It seemed a lot simpler then…

The First Job.

I read an article by Ken Whiting on LinkedIn this week about the experience of our first job – Everyone Can Peel Bananas.  To quote his opening:

We all had our “first job”. It was either a nightmare, a tremendous success… or somewhere in between. It may have had nothing to do with career aspirations, or it could have been perfectly aligned with where you saw your future going. No matter how it turned out, it became the start of your lifetime of work experience.

It was likely your first taste of having a boss, co-workers, needing to be on time, in proper dress code, being responsible, and even earning a paycheck….and then you probably asked your first question about… taxes!

Well, in the mid-60s there weren’t so many options for girls.  I immediately thought of two jobs I held in the summer I was 15 and a year later when I was 16.  But the first job was actually volunteer office work at a Family Services Center, and the second was bagging at a Commissary on an Air Force Base where we earned tips but no salary.  I also had a job at age 14 as a teacher’s assistant in a primary school during the summer, but there I earned high school credits and no money.

So the lessons about being on time, responsible, etc, applied, just not the paycheck part.

Then I had a “d’oh” moment and realised that I had begun to work even before all that.  Because when I was 12, I began to babysit.  Mostly around the neighbourhood at first, then my client base began to grow citywide, including people from a larger circle of friends and acquaintances.  It was an important source of pocket money for me in those days!  And  (*cough cough*) not taxed…

At first, when I just started (and let’s face it, 12 is pretty young to start having that much responsibility), I had a back-up.  My folks had portable intercoms that plugged in to any outlet, and we used them around the house instead of shouting up and down the stairs.  So when I babysat in the neighbourhood, I took along one of the intercom sets and if I had a question or a problem I could “buzz” my mom and ask.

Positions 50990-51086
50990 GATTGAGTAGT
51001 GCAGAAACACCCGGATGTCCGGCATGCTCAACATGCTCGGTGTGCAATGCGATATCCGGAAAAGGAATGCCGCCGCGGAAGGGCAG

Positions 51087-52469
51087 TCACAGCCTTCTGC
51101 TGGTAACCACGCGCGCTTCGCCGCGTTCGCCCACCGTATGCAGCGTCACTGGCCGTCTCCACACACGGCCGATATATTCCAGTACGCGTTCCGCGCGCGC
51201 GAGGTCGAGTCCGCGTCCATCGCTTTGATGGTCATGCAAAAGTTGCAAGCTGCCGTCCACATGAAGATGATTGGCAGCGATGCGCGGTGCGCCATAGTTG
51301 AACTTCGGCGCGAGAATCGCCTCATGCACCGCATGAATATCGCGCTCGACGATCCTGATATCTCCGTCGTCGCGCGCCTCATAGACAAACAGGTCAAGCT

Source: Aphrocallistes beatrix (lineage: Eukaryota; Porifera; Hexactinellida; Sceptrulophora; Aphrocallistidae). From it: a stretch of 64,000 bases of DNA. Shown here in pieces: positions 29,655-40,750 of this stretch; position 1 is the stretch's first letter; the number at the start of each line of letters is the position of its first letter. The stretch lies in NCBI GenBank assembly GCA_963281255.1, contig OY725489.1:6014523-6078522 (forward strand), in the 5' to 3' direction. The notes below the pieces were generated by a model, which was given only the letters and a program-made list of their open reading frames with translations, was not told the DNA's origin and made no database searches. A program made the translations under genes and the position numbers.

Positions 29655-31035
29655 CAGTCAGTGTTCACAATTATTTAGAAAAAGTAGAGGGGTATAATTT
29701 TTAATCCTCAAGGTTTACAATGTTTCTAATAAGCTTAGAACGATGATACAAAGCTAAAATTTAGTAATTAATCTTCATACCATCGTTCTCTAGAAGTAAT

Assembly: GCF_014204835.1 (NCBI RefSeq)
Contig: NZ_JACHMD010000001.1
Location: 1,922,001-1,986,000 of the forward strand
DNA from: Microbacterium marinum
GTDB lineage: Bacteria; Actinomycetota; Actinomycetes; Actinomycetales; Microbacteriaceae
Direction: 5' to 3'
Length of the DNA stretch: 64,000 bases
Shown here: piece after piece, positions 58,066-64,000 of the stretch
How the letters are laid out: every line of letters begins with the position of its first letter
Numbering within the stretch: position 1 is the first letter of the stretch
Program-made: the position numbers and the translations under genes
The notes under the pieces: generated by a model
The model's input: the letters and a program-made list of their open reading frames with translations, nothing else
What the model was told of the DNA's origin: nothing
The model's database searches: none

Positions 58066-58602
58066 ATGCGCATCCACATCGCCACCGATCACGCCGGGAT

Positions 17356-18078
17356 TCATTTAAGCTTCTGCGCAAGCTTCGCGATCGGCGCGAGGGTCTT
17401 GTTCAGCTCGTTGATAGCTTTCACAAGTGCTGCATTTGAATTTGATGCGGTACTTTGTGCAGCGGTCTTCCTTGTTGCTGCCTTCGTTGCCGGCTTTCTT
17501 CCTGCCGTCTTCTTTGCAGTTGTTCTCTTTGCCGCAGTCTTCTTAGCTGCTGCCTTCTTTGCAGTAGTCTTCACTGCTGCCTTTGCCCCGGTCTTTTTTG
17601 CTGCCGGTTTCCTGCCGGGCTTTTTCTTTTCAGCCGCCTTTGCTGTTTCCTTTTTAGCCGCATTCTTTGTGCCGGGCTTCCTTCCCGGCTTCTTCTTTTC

Once I had a 2-yr-old who refused to go to sleep, and just sat in bed and cried, no matter what stories I told him or songs I sang.  After over an hour of his wailing, I finally buzzed my mom on the intercom and asked in desperation what to do.  The kid shut up and stared wide-eyed at the little box as my mother’s voice told him to go to sleep now!  He asked me in a hushed voice “You got your mom in that thing?”  I said “Yep.”   He looked at me for a minute…and he rolled over and went to sleep!

I took it all very seriously.  My mother got hold of a book for me – The Baby Sitter’s Guide, by Mary Furlong Moore.  Published in 1953.

babysitter guide cover

Hm.  What does it mean that I still have the book?  Yes, I had to dig a little in an old cupboard with children’s books, but I found it.  Some pages are loose, some at the back are missing, but I’ve got it.

I followed the author’s advice and made a babysitting binder.  (That I no longer have…)  With a page for each family.  Address, phone number, names of parents and kids (plus number of kids and their ages).  Each day, date and time I was expected to babysit.  Any special instructions from the parents.  How to reach them each time if necessary.  How things work in their house that I would need to know about. Kids’ special likes or hobbies.  TV rules.

Again following the author’s suggestion I had a little brightly coloured babysitting “suitcase”.  With lots of basic toys and games and crafting things.  Yes, most of the kids had those things themselves, but they loved to play with my stuff because it was new and different.  I carried it along to each job.

The book told me what questions to ask, how to approach the kids, activities to plan, and more.  Just check out the contents:

babysitter guide contents

Lots and lots of common sense advice and guidance.   Rereading it now, I’m quite amazed by its practicality and simplicity.

And it’s quite striking how much it prepared me for teaching, not to mention parenthood.  You would think that a book written over 60 years ago would be dated in its advice and approach.  Well, a few things are, but most are not.

It made my first paying job a lot easier.  And taught me some invaluable lessons about responsibility.

My first jobs are not on my resume.  Employers usually ask about the last places we worked, not the first.  Even though those first jobs we held may have shaped who we are as employees.

Do you remember your first job?  What did you learn from it?

 

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